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D.M. Schneeweis, L. Saggere; Feasibility Analysis of a Light–Actuated Microdispenser for Chemically Stimulating Retinal Neurons . Invest. Ophthalmol. Vis. Sci. 2005;46(13):1504.
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© ARVO (1962-2015); The Authors (2016-present)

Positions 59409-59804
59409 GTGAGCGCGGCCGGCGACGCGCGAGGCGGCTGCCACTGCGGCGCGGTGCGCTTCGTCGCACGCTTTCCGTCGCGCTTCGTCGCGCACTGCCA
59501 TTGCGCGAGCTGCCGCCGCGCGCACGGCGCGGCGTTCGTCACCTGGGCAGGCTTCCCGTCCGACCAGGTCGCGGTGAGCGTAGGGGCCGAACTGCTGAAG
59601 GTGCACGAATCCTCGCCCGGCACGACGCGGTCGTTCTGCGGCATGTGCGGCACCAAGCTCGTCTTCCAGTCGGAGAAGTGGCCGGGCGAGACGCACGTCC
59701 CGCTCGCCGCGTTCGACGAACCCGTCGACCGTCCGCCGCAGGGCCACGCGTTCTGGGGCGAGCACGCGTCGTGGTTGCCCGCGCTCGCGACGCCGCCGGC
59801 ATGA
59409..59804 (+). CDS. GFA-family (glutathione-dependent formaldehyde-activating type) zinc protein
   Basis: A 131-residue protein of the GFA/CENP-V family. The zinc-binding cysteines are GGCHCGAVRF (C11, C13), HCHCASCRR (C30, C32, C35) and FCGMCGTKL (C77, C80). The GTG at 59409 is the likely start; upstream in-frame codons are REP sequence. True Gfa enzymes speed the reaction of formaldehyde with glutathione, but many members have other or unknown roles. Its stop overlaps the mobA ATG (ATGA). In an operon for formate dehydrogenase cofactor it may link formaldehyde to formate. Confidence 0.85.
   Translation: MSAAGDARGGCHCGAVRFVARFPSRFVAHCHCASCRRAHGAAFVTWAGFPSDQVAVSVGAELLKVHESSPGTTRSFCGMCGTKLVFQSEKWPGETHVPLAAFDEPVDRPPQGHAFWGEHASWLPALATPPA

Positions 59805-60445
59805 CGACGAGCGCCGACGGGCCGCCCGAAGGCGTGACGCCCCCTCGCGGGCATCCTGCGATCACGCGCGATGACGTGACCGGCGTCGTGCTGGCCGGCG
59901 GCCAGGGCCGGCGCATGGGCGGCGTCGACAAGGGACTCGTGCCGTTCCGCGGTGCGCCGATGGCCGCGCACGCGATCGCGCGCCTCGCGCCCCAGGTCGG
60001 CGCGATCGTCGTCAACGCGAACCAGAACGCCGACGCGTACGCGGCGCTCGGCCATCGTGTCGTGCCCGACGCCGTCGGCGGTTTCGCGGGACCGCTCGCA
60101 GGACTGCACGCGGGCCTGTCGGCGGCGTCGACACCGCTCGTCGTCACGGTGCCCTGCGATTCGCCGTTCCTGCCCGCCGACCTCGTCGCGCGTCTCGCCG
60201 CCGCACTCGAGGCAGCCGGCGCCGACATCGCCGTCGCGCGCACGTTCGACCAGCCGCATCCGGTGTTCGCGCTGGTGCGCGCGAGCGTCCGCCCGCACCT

Purpose: Most current retinal prosthesis concepts rely exclusively on electrical stimulation of neurons to communicate visual information to the retina. Electrical stimulation is conceptually straightforward, but alternative modes of stimulation may offer certain advantages. Chemical stimulation is particularly appealing due to its biomimetic nature. In this preliminary study we explore the feasibility of using a novel technology as the basis of such a biomimetic retinal prosthesis. The element central to the long–range concept is a light modulated, micron–scale fluid dispenser that could be powered by light naturally reaching the retina. This approach is distinct from chemical–based strategies recently proposed by other groups. Methods: Modeling and optimization was done with Matlab and Simulink (The Mathworks, Inc.), MAPLE (symbolic solver), and ANSYS (finite element analysis software) by applying the fundamental constitutive relationships and mechanics of the materials involved. Results: In this feasibility analysis we propose a design for a microfluidic dispenser that is actuated by light. The key element of this microdispenser is a light–driven actuator comprised of a silicon membrane attached to a relatively stiffer wall around the edge with a thin–film of a piezo material at the center. A microphotodiode (MPD) is integrated with the silicon substrate and connects to the piezo element. Other features of the microdispenser include a reservoir for the chemical agent (neurotransmitter), and microports for delivering the agent to target neurons. Voltage generated by the MPD as a result of absorption of light actuates the piezo element, causing an increase in pressure in the reservoir and ejection of the chemical through the microports. Design thus far has focused on optimizing a benchtop prototype having dimensions on the order of 100 µm and capable of delivering flow rates of 0.1–1 pL/s. A consideration of energy availability and utilization suggests that such a light–actuated microdispenser could be modulated by light levels at the retina under bright photopic conditions. Conclusions: In this design study we propose to combine enabling technologies from micro–engineering, piezoelectric materials science, and microfluidics to create a microdispenser capable of delivering minute quantities of chemical under photic modulation. An array of such units could constitute the core of a prosthetic device capable of transducing visual stimuli into a 2–D chemical signal delivered to retinal neurons.
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